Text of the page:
, November 29, 2001
On the browser side, KX.509 provides a single sign-on that produces both Kerberos and public key credentials -- junk keys -- which are used for SSL client authentication. A web server plugin records a transcript of the client handshake, which an external service translates back into Kerberos credentials. The effect is to delegate limited Kerberos credentials to a web server thread over an SSL connection, while avoiding the (potentially dangerous) practice of shipping live Kerberos tickets.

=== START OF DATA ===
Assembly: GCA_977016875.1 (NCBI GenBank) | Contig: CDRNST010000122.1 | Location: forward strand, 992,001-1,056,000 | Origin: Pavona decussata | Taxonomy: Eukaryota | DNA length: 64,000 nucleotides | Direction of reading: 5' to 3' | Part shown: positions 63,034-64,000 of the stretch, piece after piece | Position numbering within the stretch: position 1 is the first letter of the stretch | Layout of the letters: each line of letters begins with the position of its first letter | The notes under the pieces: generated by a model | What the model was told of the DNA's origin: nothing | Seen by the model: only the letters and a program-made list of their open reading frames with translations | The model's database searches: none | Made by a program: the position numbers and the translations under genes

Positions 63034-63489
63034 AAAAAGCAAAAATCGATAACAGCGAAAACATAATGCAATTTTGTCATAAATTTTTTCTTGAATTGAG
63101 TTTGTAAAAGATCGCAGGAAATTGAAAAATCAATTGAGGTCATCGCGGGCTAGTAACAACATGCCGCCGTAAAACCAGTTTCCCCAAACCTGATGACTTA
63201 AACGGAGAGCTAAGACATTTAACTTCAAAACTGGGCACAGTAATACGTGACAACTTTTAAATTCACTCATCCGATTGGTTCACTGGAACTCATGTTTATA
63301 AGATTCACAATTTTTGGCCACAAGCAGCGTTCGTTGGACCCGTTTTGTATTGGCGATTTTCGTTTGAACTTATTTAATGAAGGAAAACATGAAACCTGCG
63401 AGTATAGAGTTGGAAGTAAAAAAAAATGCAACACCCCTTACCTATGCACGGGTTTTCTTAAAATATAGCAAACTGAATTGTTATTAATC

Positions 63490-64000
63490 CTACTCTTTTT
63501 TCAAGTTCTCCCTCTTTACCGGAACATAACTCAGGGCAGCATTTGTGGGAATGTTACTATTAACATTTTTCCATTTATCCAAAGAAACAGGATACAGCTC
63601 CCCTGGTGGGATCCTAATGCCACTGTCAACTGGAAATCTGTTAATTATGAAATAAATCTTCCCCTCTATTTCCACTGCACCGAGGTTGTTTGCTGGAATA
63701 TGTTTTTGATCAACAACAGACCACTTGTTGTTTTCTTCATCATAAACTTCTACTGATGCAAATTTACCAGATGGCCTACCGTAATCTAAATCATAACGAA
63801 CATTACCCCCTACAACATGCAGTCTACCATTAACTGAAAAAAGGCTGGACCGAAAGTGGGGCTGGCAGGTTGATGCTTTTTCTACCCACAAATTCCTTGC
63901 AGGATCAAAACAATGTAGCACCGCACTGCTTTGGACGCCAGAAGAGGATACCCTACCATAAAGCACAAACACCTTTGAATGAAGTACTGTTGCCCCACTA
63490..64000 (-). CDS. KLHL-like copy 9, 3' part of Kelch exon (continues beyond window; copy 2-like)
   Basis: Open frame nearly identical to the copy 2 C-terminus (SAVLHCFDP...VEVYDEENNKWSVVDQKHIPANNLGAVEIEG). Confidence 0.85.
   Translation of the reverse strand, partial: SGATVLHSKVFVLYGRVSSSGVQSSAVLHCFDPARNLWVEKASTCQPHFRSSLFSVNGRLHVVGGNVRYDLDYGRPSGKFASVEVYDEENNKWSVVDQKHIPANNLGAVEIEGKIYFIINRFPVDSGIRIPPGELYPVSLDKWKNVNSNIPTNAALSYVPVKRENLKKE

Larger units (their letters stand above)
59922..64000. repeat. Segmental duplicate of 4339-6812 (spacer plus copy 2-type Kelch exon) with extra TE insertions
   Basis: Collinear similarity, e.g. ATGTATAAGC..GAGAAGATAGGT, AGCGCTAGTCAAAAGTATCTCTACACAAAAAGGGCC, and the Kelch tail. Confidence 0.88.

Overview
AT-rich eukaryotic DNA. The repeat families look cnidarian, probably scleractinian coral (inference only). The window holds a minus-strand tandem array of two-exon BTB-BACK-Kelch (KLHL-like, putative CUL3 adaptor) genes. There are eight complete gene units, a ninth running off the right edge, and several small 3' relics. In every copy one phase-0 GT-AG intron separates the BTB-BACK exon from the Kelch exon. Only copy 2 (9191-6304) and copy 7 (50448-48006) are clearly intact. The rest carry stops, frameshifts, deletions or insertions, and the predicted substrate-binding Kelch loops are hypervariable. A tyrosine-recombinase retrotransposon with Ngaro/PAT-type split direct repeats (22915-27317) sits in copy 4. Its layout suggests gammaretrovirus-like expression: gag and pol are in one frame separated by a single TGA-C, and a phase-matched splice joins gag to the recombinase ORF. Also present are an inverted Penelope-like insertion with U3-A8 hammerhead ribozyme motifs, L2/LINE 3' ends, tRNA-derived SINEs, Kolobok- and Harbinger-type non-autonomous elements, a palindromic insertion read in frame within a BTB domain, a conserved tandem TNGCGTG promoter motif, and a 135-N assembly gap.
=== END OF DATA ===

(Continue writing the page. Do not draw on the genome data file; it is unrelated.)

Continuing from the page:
Performance measurements show that the overhead of credential translation is amortized effectively over a session.
Honeyman has been instrumental in several software projects, including Honey DanBer UUCP, PathAlias, MacNFS, Disconnected AFS, and Webcard. His research focus is on middleware, with an emphasis on security, distributed file systems, and mobile computing. He is the author of dozens of journal and conference papers and serves regularly on conference organizing committees. Honeyman is Treasurer of the USENIX Association, Co-Vice Chair of IFIP TC 8.8, and a member of AAAS and EFF.
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